Two Families in Herat Sell Their Children Due to Poverty

The mother of the children speaks of compulsion with a throat full of griefs and teary eyes, saying that she has decided to save the lives of her six children from death out of extreme poverty.

Sakhi Murad and Abdul Khaliq came to Herat from Ghor and Badghis provinces. Due to poverty, the two fathers have decided to sell their children for money. Sakhi Murad moved to Herat two years ago due to war and insecurity in the village of Chehelgazi in the Dolina district of Ghor province. He now lives without shelter in the Jalilabad area of Karkh district of Herat province.

Speaking to Hasht-e Subh, Sakhi Murad said he had seven daughters and a son who sleep hungry at night. Murad added that he has decided to sell his four-year-old daughter to treat sick children and provide food for the rest. “I took my four-year-old daughter to the city last week, trying to sell her for one hundred thousand afghanis, but a few people agreed to buy my daughter for less,” the father explained.

The mother of the children speaks of compulsion with a throat full of griefs and teary eyes, saying that she has decided to save the lives of her six children from death out of extreme poverty.

One of Sakhi Murad’s children says he loves his sister very much, adding that they asked the Taliban to help them not to lose her sister.

A relative of Sakhi Murad also confirms that Murad’s family is in absolute poverty, adding that they will perish if not taken care of by the Taliban-led government and responsible institutions.

Abdul Khaliq, a resident of Jund district in Badghis province, who moved to Herat due to extreme poverty, also said he was selling all his children to escape poverty. He came to Herat city from Badghis to save his children from starvation but is still homeless and hungry here.

Meanwhile, human rights advocates have expressed concern about the spread of poverty and child trafficking, saying that the current situation is plunging Afghanistan into a major crisis.

Human rights activist Marzia Ahmadi called the sale of children an insult to human dignity and in violation of international conventions and values, calling on the international community to address the plight of families in Afghanistan.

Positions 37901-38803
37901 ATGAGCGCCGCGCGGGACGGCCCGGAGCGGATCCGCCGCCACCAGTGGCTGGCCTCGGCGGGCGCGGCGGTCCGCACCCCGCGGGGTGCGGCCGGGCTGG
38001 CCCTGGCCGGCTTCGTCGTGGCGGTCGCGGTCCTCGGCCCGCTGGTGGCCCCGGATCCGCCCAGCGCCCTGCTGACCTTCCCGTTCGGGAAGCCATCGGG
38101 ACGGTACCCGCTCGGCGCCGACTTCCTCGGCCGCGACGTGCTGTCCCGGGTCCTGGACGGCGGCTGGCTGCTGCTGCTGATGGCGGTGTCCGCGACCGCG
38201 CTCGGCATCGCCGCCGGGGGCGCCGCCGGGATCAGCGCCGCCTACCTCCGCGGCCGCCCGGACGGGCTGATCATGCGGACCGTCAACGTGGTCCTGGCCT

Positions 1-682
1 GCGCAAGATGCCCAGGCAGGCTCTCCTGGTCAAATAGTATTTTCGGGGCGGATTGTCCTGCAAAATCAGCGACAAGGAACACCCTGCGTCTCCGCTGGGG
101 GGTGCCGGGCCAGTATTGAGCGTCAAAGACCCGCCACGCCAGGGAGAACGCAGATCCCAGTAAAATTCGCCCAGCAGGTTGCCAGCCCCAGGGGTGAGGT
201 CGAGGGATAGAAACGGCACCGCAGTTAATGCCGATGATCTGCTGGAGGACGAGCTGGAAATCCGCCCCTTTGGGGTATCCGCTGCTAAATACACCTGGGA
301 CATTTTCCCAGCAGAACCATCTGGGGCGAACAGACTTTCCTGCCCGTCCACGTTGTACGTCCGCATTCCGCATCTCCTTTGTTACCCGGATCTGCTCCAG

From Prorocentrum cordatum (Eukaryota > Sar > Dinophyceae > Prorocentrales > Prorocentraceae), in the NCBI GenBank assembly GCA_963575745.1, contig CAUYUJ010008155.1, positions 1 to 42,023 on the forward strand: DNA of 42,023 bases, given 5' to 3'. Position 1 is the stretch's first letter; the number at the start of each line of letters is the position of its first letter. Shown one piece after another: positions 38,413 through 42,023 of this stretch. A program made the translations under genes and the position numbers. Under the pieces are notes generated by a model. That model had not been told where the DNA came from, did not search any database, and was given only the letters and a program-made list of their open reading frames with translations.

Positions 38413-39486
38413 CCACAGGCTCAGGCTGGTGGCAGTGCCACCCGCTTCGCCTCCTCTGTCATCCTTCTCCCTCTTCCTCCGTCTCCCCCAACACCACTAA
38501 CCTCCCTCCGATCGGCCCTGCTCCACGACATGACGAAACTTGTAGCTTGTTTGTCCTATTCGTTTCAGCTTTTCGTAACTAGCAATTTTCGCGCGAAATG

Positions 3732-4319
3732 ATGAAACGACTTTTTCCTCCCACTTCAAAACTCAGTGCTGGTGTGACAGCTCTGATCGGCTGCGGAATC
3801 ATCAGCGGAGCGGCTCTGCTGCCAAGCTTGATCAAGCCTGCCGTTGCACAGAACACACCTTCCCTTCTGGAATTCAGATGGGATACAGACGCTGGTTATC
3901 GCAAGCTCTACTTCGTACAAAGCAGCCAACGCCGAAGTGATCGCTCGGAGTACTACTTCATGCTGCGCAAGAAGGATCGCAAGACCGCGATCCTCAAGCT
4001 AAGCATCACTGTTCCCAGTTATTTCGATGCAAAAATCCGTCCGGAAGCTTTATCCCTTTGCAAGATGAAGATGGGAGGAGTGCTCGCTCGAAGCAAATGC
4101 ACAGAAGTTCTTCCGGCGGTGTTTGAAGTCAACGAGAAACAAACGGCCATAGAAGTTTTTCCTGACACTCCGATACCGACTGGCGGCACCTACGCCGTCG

She added that if the spread of poverty is not stopped and the World Food Program and the United Nations do not act promptly, Afghanistan will face a humanitarian catastrophe in the coming winter. The human rights activist described the human rights situation in the country as catastrophic, adding that Afghanistan is in a state of famine and humanitarian crisis and needs immediate attention.

Hoda Khamoush, a women’s rights activist, also told Hasht-e Subh that the sale of girls is catastrophic and that responsible institutions and families should pay attention to it.

Marjan Amiri, a human rights activist, blames the dismissal of working women for poverty, stressing that the Taliban should no longer spread poverty in Afghanistan.

According to a statement issued last week by UNICEF Executive Director Henrietta Fore, some families in Afghanistan had offered even their 20-day-old daughters for future marriage in return for a dowry.

The United Nations has previously warned of widespread poverty and hunger in Afghanistan; A challenge that has never been taken seriously by the Taliban.

On the other hand, according to the Convention on the Rights of the Child, member states and the United Nations are obliged to provide a safe environment for the children. Now, however, it is not clear how the Taliban-led government adheres to international treaties and agreements.

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